Document Type

Thesis - Open Access

Award Date


Degree Name

Master of Science (MS)

Department / School

Natural Resource Management

First Advisor

Alexander Smart


The actual rate of loss of undisturbed prairie and woodland in eastern South Dakota is unknown, and the landscape composition of the region continues to change. Undisturbed land is land with no proven prior cropping or other disturbance history. Agriculture, development, recreation, and other land use practices create disturbances resulting in the further conversion of undisturbed prairies and woodlands. Previous work by South Dakota State University (SDSU) quantified the remaining undisturbed land in eastern South Dakota as of 2012 (Bauman et al 2016). Farm Service Agency (FSA) common land unit (CLU) and National Agricultural Imagery Program (NAIP) imagery were the primary data used by SDSU to quantify undisturbed land as of 2012. Analysis was then conducted utilizing South Dakota Natural Resource Conservation Service (NRCS)derived Light Detecting and Ranging (LiDAR) imagery to determine additional areas of disturbance not previously detected with other methods. The objective of our study was to quantify the rate of conversion of Potentially Undisturbed Land between 2012-2021, using the SDSU Potentially Undisturbed Land results of the 2012 analysis as a baseline. Undisturbed land is defined as not being cultivated or mechanically disrupted (Bauman et al. 2016). Our analysis revisited previously designated polygons where LiDAR indicated a change in land use. Images containing land use change detected by LiDAR were contrasted with National Agricultural Imagery Program (NAIP) imagery to determine if the conversion of the land was prior or post 2012. Any LiDAR-indicated land conversion prior to 2012 was not included in our analysis. Once we determined the date of conversion for the LiDAR data, we then analyzed the remaining undisturbed land tracts to determine if additional conversion occurred after 2012. The total land area in these counties is 9,164,826 hectares (22,646,780 acres), of which 1,946,936 hectares (4,810,985 acres) or 21% was considered potentially undisturbed as of 2012. Our analysis concluded that an additional 56,561 hectares (139,766 acres) of previously undisturbed land in eastern South Dakota was converted between 2012 and 2021. Undisturbed prairies are complex ecosystems with a myriad of above and below ground biotic and abiotic components and are believed to be irrecoverable once they have been converted to other land use. Conversion of undisturbed lands in eastern South Dakota is, therefore, irreversible. For perspective, our data suggests an average rate of conversion of over 1,214 hectares (3,000 acres) per county over this 9-year period, or roughly 134 hectares (333 acres) per county per year.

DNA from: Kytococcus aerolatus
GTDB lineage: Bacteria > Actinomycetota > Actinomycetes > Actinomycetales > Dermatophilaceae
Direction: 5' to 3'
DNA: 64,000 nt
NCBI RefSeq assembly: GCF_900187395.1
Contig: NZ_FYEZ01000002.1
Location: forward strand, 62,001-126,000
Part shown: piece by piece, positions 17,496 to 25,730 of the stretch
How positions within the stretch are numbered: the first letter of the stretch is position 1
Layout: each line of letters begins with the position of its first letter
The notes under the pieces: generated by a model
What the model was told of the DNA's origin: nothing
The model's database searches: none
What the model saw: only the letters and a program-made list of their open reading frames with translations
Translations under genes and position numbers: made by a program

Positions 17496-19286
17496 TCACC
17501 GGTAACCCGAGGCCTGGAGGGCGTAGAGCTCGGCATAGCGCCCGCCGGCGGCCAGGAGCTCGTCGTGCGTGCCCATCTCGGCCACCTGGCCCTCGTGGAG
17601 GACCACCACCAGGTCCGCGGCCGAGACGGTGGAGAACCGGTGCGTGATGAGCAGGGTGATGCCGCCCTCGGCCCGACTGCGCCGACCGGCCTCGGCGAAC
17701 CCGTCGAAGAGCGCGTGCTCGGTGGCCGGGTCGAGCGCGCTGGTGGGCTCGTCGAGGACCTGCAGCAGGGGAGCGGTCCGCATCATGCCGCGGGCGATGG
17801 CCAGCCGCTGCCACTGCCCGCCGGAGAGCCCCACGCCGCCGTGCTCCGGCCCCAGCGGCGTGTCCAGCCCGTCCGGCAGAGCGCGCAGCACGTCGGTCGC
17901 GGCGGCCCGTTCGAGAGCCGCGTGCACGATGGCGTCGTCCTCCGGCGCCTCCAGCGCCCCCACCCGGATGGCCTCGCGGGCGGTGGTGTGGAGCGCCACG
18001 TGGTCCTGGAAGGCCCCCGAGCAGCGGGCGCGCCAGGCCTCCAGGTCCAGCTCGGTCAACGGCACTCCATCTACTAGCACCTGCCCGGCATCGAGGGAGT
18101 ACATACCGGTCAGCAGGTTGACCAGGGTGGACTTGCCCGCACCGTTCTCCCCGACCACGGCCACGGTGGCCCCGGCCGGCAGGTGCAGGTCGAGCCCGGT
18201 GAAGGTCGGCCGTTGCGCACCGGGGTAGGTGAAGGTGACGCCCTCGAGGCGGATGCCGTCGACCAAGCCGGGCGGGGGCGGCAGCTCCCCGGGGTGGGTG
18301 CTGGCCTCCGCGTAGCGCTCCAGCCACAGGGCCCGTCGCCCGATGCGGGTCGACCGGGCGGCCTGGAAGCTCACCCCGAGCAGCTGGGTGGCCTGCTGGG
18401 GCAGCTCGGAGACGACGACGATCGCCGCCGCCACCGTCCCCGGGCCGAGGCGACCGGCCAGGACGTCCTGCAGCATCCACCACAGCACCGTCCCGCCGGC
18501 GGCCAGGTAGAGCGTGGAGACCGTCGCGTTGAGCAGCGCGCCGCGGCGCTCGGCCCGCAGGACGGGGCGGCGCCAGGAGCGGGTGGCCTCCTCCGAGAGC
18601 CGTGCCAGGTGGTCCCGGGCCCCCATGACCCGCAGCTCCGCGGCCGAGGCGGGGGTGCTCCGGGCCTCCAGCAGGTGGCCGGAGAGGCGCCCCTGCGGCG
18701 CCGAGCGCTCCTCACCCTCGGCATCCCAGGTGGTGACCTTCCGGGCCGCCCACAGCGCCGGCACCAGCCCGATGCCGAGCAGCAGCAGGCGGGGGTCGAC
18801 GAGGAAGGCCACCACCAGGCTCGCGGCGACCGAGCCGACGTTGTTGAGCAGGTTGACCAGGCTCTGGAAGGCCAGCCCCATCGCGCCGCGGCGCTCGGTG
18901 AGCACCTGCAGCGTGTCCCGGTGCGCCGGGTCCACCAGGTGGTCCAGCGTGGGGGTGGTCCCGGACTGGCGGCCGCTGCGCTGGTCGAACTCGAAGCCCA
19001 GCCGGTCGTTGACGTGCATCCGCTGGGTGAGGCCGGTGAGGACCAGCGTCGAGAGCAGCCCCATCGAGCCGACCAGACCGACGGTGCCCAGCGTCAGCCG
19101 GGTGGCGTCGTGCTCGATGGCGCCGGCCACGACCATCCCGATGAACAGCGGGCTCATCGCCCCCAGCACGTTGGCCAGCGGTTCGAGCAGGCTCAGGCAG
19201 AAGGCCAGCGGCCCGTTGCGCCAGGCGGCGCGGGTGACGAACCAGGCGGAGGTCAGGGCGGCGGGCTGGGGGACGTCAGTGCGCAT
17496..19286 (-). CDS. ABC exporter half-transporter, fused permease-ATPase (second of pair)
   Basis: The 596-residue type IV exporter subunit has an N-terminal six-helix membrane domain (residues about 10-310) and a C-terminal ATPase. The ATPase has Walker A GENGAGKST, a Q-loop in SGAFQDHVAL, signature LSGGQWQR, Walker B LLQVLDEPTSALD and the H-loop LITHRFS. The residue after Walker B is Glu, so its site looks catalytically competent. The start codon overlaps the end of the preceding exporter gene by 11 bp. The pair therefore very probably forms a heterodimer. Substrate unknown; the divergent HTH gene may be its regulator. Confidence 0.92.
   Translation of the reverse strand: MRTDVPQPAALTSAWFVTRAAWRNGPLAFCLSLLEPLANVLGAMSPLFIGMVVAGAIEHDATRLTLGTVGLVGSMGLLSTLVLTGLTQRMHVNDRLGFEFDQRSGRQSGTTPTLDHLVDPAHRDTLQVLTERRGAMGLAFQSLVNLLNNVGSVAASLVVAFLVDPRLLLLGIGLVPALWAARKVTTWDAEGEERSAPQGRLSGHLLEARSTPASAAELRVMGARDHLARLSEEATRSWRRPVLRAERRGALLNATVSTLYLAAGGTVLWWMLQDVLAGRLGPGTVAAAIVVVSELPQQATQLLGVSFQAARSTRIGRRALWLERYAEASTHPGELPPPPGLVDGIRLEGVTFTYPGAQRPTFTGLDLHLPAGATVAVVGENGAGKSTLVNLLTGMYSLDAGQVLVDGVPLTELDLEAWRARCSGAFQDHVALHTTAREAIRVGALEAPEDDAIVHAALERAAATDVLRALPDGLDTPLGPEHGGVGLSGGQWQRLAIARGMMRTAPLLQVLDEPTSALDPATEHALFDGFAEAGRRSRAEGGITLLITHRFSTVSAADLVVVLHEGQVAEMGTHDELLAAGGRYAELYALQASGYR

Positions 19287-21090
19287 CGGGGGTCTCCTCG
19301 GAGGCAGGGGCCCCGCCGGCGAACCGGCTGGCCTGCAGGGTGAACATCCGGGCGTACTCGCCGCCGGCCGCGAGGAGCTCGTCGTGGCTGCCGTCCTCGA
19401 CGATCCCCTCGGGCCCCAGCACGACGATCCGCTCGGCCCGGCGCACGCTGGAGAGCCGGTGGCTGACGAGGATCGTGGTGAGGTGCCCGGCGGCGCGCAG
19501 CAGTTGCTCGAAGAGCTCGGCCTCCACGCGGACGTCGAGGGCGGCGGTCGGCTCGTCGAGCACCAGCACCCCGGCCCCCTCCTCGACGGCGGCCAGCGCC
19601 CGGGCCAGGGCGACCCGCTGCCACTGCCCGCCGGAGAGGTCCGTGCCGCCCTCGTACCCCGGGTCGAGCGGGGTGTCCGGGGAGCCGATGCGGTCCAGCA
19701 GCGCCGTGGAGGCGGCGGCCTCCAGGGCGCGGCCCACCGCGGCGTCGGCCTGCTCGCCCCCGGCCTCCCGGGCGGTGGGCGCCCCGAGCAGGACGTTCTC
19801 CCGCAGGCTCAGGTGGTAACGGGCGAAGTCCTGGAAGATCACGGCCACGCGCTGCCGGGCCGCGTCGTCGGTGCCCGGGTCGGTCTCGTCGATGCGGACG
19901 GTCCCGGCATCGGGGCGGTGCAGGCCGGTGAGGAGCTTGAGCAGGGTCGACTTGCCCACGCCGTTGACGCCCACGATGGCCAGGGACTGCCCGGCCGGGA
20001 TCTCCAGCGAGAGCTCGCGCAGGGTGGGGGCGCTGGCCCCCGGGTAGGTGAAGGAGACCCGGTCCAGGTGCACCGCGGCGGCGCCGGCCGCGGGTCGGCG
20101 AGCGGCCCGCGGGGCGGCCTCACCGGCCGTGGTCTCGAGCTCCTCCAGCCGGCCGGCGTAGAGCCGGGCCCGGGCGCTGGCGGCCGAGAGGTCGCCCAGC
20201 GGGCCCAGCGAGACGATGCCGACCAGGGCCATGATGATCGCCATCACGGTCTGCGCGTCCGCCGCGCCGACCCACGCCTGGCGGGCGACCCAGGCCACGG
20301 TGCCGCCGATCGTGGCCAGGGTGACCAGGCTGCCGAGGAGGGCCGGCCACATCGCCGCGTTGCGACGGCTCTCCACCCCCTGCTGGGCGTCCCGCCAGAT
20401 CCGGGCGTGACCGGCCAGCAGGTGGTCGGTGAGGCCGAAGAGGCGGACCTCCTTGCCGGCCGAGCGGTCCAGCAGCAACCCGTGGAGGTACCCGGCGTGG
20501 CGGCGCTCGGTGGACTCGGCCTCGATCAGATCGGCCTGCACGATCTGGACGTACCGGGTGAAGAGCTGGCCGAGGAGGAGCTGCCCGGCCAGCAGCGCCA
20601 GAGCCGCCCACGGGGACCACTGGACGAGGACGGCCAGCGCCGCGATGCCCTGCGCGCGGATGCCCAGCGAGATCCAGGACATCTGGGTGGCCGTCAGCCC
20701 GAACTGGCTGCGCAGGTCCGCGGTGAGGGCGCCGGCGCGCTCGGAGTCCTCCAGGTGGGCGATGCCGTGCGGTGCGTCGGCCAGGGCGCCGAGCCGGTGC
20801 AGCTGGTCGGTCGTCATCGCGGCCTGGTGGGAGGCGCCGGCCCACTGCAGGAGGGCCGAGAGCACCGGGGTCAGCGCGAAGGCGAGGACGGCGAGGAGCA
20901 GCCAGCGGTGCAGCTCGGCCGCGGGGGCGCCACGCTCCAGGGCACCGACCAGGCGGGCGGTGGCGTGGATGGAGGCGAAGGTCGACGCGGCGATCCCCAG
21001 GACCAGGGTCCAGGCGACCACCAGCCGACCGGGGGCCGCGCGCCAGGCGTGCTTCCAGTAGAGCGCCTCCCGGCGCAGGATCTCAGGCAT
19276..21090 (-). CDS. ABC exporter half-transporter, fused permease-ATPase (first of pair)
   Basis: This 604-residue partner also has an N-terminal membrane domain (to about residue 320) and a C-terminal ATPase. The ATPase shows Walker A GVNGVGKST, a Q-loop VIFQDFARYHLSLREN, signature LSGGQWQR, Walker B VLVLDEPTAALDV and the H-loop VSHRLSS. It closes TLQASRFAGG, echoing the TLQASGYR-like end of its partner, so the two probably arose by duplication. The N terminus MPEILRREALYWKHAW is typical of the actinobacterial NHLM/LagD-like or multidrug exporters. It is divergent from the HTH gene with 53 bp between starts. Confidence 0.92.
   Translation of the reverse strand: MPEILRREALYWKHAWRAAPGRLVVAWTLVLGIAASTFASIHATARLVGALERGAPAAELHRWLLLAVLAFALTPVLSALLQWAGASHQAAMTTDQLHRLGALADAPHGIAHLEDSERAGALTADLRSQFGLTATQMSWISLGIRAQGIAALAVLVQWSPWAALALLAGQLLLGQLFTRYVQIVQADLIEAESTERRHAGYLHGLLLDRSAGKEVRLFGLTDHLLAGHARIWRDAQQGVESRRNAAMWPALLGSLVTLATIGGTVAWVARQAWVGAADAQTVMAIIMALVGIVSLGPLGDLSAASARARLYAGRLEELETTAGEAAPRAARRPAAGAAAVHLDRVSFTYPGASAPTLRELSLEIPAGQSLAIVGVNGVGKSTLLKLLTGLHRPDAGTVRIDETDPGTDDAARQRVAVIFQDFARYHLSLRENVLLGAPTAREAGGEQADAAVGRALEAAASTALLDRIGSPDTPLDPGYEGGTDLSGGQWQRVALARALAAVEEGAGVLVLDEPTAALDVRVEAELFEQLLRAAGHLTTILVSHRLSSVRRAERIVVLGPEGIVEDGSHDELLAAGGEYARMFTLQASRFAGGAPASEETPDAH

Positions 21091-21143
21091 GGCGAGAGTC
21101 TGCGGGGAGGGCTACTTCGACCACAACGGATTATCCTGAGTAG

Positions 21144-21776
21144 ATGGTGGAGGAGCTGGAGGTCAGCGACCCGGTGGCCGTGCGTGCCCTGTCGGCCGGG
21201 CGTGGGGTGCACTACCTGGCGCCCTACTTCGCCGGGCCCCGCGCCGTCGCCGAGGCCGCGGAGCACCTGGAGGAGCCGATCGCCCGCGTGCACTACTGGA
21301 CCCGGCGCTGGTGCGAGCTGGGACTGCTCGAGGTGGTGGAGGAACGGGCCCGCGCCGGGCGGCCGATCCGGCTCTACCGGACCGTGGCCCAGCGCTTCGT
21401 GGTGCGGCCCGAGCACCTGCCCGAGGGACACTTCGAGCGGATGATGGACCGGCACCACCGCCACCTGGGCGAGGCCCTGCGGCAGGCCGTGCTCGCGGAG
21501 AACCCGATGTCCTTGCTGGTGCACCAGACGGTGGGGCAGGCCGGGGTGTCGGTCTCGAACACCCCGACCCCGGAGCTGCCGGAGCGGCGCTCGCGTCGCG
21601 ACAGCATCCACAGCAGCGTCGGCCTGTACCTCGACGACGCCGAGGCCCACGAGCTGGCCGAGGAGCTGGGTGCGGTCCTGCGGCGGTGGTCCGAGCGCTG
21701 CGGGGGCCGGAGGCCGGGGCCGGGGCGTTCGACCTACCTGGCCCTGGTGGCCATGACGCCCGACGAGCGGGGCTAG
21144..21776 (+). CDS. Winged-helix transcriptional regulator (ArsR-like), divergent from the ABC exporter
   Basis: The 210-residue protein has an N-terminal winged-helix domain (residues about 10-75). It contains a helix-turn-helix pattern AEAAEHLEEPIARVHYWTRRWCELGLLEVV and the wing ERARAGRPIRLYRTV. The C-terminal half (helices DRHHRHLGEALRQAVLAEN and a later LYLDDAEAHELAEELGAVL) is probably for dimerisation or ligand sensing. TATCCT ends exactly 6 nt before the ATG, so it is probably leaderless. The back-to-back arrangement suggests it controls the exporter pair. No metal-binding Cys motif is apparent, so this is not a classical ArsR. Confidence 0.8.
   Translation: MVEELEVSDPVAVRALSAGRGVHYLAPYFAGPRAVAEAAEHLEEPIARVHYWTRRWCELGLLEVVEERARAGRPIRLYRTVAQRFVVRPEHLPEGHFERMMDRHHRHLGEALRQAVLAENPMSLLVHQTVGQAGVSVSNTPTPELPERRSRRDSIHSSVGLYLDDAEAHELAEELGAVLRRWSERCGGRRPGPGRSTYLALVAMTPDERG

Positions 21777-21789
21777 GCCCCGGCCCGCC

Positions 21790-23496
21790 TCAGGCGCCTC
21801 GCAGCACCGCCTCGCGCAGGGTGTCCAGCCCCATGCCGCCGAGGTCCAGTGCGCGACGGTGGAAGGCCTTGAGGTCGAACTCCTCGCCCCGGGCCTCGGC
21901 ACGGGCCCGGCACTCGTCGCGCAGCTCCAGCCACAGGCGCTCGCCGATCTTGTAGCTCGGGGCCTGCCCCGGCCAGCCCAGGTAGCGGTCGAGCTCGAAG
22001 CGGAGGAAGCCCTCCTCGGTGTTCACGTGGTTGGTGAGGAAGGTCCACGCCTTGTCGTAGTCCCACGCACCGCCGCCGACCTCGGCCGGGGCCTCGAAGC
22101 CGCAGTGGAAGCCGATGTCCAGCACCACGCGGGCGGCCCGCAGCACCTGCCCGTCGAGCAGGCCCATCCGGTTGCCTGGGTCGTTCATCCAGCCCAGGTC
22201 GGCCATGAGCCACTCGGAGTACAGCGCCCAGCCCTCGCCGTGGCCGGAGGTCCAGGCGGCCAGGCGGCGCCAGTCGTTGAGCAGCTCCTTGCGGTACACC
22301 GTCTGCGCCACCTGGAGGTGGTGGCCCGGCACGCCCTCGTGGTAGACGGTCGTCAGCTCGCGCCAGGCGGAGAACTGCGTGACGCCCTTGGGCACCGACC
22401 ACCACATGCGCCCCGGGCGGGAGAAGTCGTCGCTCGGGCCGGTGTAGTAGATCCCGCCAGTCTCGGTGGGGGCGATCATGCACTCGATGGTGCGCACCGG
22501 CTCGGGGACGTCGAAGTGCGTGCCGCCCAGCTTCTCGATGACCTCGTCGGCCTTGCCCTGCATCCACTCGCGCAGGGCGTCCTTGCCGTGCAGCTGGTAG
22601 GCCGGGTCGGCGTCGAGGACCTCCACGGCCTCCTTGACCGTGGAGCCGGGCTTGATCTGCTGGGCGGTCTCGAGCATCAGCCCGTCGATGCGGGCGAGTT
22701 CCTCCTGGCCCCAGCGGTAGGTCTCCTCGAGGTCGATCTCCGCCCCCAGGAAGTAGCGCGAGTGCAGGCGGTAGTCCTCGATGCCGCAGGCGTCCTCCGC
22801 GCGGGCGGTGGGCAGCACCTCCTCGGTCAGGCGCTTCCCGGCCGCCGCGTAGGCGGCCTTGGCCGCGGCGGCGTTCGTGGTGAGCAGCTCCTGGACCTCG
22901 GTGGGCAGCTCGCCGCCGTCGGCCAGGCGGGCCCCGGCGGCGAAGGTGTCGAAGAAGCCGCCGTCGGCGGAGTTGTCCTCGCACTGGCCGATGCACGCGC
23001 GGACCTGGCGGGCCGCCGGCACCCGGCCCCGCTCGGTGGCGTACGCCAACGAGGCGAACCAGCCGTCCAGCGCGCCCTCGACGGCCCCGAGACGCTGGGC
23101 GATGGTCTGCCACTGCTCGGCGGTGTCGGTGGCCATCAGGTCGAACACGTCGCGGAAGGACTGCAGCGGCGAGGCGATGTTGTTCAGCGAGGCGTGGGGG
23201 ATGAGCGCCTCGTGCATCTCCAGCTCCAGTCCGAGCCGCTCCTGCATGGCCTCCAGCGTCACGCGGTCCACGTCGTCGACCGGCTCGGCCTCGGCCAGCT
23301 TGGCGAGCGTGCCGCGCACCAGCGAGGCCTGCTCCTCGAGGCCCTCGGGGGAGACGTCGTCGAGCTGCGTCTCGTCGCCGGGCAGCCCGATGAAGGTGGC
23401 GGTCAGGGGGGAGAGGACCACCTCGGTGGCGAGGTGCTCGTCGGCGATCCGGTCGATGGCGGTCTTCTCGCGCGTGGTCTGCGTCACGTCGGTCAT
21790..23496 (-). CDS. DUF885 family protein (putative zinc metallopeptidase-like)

Library of Congress Subject Headings

Land use -- South Dakota.
Landscape changes -- South Dakota.
Natural resources -- Management.


South Dakota State University



Rights Statement

In Copyright